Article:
Back to Phreckles…and school.

An auditorium. Students streaming in through the doors, bringing with them excited noise and an air of anticipation. Me and my friend are sitting on a nearly empty bench, alone and exposed – an intentional position on my part. As the benches start to fill up, my friend murmurs observations about our returned school mates, but I’m barely listening. My eyes are trained on the door on the right, an unconscious exclusion of where it might happen. I am waiting. Waiting for the only thing I have looked forward to on this day.

As the time passes, I grow more and more frustrated. But it is a feeling muddled with fond amusement. Being late is so typical for him, and it’s a part of him I’ve grown to love. Seeing him enter quietly, pulling off his headphones with his eyes trained on the floor and the red hues of his hair glistening in the harsh fluorescents, bringing a warmth I didn’t know the lights could possess. Glancing up quickly to spot the seats that have remained vacant. I have from time to time made sure that the seat next to me is one of them. In the beginning of class, I live for those moments.

But not now. It might be okay for me to wait for you when I just saw you, less than an hour ago, but not when I’ve waited ten weeks. That is enough. Along with my frustration, I feel something else. Something I can’t really put my finger on. I feel the rate of my heart speed up and grow more frantic as I wait. What is it I am feeling? Anticipation? Nervosity? Anxiousness? Probably all of the above. But then it all dissipates.

He enters through the right door, and walks into the room, just like he always does, and I can’t keep myself from smiling. Gone is the feeling of crawling in my skin, and the rapid beating in my chest feels exactly right. I feel a soft fluttering in my stomach, and I finally understand what people mean when they talk about butterflies. I can very clearly feel the delicate flapping of a thousand wings, making me feel as light as a feather. When he takes his seat and is obscured from my view, I feel my face settle into a frown, and I try to comfort myself by thinking that I will see him again soon.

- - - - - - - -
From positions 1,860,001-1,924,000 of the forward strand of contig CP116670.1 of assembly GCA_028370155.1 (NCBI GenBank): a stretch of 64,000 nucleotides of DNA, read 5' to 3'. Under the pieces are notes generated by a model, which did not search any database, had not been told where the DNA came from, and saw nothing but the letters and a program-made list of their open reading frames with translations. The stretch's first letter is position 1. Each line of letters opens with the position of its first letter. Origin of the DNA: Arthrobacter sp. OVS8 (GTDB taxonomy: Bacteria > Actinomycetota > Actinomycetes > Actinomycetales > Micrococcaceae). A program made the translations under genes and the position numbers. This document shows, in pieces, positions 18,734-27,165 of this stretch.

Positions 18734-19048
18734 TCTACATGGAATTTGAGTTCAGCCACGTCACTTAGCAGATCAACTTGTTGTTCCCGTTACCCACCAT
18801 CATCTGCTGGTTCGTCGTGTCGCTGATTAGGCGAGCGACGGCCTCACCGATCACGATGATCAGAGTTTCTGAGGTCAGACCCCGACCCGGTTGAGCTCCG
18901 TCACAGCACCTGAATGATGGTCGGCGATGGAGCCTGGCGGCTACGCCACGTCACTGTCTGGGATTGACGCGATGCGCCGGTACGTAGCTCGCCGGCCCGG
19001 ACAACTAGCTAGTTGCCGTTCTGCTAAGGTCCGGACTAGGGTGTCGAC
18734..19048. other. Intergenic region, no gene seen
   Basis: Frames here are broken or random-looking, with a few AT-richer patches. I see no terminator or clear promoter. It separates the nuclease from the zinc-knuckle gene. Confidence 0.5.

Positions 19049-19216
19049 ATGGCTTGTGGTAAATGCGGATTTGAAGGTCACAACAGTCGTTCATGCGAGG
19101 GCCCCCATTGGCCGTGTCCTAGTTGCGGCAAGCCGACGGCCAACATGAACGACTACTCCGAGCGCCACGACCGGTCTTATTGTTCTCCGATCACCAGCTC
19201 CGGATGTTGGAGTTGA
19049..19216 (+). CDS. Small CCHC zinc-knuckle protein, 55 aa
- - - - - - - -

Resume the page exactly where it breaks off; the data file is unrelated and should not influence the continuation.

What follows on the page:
The events repeat themselves a while later when I sit in the classroom, waiting for him, once again, to make an entrance. When he does, I get the same feeling, but this time, my apparent happiness is caught by him. He smiles at me and I can feel the corners of my lips drawing further up my cheeks. I think: Oh, if you only knew how much you do with just a smile.

After the, incredibly dull, run-through of what our last high school year will entail, I go to the school office to wait for my friend, who went earlier to talk to the principal. When I get there, I see that there is a long line outside. I stop and think: “Great.” Then I remember that there are some seats just outside the door. I stand on the tip of my toes and stretch to see above the heads of the students. The seats are empty. Bingo. I squeeze my way past the line, looking down and practically chanting “excuse me”. On my way, I see a very familiar pair of Vans, but ignore that observation for the sake of my…well, sanity. I plop down on the sofa and let out a light sigh, looking up mindlessly. There he is.